"Impairing the Morals of 1950s America": St. Elvis & the Supernatural

Today is the anniversary of Elvis’ first television appearance, the Dorsey Brothers variety show booked Elvis from January through July 1956. He made his appearance on January 28, and was not allowed to sing his own songs, but limited to the rock ’n roll standard, “Shake, Rattle & Roll,” and “I Got A Woman.” If the Dorsey’s were hoping for “safer” music than Presley’s own music, they obviously didn’t listen to the lyrics very carefully. [Insert reference to “one-eyed cat peeping in a seafood store”]

Tommy Dorsey, one of the most popular musical figures of the War years and RCA’s best selling artist till Presley replaced him, was not a fan of Elvis’ music. Elvis, it seems, was a joke to many of the Dorsey orchestra--they thought he was “dirty” and wondered if he bathed, because he had a particular smell.  No doubt this was class and geographical bias at its best. The idea that anything good would come from “white trash” was typical, coming from Dorsey’s New York-based orchestra--often times, trained musicians who had been at the top of the music industry for years.  The idea of losing their place to the truck driver from Memphis was unthinkable.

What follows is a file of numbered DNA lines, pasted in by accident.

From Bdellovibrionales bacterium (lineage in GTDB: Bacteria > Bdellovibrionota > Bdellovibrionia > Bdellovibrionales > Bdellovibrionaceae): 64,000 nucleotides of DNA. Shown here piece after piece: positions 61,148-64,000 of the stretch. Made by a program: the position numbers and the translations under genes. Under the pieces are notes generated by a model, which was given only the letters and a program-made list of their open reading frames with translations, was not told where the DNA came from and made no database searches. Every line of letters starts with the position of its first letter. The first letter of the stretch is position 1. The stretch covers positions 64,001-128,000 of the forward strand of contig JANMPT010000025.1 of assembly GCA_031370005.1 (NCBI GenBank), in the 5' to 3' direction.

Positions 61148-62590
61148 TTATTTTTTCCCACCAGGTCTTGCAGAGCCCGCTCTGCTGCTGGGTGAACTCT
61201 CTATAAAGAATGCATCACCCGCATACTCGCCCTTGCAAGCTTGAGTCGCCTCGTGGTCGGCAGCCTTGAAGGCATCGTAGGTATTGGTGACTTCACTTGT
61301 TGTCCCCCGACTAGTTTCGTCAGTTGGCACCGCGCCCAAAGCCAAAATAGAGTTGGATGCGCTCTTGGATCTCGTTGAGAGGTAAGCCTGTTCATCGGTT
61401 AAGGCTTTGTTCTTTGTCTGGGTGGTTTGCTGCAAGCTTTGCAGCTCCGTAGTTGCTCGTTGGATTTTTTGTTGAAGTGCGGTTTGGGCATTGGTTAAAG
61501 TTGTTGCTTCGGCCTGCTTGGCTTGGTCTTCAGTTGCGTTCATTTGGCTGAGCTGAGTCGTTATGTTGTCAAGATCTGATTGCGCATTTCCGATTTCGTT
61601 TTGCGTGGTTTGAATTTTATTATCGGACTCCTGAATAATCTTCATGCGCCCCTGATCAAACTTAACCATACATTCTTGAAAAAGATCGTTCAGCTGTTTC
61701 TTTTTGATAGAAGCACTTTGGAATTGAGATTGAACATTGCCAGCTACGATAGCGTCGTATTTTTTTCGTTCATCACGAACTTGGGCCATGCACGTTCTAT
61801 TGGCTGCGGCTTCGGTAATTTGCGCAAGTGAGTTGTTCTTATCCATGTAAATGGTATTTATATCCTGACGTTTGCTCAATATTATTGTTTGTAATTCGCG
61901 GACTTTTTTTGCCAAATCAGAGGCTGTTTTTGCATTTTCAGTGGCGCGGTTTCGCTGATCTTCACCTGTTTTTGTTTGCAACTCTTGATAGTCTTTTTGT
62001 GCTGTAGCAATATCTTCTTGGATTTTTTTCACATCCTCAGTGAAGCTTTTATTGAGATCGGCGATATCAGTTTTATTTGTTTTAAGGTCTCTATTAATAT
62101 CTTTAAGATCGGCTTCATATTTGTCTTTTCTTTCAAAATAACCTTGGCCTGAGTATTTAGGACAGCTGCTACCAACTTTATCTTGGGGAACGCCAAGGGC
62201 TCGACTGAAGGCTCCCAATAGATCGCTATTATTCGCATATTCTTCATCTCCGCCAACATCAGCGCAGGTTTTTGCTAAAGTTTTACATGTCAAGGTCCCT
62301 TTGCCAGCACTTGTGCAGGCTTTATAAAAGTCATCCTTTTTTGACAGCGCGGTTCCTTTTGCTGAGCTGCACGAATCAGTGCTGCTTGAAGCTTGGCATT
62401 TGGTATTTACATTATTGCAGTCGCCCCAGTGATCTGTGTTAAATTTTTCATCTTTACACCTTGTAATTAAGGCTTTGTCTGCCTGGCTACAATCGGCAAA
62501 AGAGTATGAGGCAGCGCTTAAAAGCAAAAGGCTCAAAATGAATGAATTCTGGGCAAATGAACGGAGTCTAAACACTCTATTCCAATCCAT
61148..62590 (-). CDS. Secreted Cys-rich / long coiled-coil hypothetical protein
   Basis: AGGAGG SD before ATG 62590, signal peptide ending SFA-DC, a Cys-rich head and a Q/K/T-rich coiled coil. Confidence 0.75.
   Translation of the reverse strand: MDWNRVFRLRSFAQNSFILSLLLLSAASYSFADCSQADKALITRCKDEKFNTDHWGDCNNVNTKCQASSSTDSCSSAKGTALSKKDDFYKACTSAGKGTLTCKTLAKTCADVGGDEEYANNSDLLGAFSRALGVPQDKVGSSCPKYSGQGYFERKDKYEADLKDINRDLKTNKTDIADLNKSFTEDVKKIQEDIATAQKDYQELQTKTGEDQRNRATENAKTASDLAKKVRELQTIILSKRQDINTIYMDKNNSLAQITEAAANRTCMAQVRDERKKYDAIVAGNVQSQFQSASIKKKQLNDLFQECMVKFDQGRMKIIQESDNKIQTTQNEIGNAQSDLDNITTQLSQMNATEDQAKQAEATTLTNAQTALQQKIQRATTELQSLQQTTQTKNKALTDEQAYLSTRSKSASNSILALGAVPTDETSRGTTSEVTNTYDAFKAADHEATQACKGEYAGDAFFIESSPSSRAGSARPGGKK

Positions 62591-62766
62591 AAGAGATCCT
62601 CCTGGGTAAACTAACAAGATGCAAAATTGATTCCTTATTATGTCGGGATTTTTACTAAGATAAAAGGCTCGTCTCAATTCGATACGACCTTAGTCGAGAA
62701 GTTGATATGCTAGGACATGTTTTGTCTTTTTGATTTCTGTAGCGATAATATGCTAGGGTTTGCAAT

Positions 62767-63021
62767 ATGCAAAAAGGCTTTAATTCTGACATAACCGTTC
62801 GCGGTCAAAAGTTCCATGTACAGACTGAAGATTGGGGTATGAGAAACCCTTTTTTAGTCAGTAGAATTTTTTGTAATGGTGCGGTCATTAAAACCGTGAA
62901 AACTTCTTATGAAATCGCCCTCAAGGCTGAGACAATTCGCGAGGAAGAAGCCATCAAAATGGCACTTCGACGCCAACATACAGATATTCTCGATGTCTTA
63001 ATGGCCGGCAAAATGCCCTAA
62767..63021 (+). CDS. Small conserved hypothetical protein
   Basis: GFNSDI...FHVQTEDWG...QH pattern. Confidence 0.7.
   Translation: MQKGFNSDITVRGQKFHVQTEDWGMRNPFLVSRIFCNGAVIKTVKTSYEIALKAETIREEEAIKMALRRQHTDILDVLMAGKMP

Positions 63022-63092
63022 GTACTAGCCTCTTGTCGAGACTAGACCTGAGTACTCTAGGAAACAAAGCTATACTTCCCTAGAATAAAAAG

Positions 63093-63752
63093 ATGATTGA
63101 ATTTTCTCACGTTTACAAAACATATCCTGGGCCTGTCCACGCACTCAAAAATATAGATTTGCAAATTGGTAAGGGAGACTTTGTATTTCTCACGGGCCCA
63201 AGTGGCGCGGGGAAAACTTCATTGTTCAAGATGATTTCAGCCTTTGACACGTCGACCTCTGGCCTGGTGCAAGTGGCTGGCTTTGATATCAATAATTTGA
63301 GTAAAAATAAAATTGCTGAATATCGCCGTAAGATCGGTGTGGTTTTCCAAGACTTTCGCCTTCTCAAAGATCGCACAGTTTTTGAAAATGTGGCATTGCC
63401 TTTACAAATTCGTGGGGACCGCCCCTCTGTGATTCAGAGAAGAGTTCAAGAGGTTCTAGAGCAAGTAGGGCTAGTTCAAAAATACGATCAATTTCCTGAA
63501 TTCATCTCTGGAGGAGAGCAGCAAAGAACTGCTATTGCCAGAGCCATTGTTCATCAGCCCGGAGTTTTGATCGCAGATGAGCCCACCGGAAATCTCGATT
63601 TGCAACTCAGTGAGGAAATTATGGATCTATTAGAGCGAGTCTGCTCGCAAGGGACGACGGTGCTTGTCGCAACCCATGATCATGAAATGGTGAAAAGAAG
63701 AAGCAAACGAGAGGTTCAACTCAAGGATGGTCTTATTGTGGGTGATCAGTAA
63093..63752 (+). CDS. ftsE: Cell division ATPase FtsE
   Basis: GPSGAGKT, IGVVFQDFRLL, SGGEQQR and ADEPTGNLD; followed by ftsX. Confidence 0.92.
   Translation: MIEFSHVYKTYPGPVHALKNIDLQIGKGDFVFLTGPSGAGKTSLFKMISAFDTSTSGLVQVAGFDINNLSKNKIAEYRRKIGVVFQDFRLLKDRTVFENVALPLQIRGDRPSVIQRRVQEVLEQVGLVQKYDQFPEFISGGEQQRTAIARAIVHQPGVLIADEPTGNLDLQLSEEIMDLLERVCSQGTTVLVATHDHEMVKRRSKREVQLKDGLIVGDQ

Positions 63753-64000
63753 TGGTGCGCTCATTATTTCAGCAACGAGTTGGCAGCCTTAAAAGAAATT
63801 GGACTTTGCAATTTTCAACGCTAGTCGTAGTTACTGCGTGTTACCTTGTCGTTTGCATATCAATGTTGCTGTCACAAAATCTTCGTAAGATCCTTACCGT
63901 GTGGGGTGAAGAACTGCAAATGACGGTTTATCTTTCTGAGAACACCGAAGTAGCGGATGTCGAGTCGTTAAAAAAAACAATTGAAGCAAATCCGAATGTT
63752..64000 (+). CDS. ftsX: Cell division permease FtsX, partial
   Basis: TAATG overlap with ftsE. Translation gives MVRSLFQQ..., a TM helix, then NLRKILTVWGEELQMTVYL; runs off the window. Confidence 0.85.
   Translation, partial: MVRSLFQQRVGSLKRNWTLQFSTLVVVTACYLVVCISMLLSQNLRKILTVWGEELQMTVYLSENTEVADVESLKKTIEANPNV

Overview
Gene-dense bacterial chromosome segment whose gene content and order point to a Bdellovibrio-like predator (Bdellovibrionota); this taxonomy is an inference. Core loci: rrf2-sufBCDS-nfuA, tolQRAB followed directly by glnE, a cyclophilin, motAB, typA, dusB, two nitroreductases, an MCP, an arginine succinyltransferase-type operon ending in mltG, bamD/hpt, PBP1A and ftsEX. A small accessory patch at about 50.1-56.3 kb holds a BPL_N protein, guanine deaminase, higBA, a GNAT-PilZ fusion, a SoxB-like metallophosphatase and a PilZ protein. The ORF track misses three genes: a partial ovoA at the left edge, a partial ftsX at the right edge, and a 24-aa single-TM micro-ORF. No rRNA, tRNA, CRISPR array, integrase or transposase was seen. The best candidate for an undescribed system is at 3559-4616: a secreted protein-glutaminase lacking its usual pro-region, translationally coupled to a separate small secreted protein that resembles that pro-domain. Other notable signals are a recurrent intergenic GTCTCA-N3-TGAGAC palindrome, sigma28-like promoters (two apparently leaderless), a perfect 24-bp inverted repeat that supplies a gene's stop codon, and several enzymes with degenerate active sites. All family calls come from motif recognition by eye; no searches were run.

If people think about Elvis in January, they think about his birthday, (January 8) his first television show, and thus, I was asked to write about yet another book about Elvis’ religion. The Seeker King is a popular book published by Quest Books, an imprint affiliated with the Theosophical Society, the author is Gary Tillery, a sculptor who also writes about the spiritual lives of musicians.  Everyone, it seems, wanted and wants to claim Elvis as their own.  In the 1950s, Christian clergy of nearly every stripe denounced his overt sexuality, the “tribal” nature of his music, and warned that he was leading unsuspecting youngsters towards “Elvis Presleyism.” Elvis’ own Assemblies of God had little to say about him particularly, but despised rock music for much of the 1950s and 60s.  Elvis as religious threat is fairly well known, as is the cult of Elvis that existed and still exists over 30 years after his death in 1977.  

Aside from the various sighting of Elvis since his death, to which some have ascribed supernatural significance, saints, like St. Francis and Protestant healer, Smith Wigglesworth were said to have been able to appear in two different places at the same time--called bilocationality.  Elvis sightings though would be closer to the religious tradition he was raised in--Pentecostalism. Since the pages of early Pentecostal magazines were filled with numerous accounts of resurrections--it is well within Elvis’ spiritual upbringing to consider resurrection a possibiity.  A number of other unexplained phenomenon that Elvis claimed to have or others claim for him inch him closer to a Pentecostal saint than any kind of Eastern mystic as some claim.  Elvis believed he was able to heal, according to Tillery’s popular take on Elvis’ religious seeking, he also believed that he was psychic and called by God to greatness.  According to Tillery and other accounts I have read throughout the years, Elvis claimed to have seen a UFO (I realize that even mentioning this will “flag” me for endless spam, but so be it).  So what are we to make of these varied takes on St. Elvis?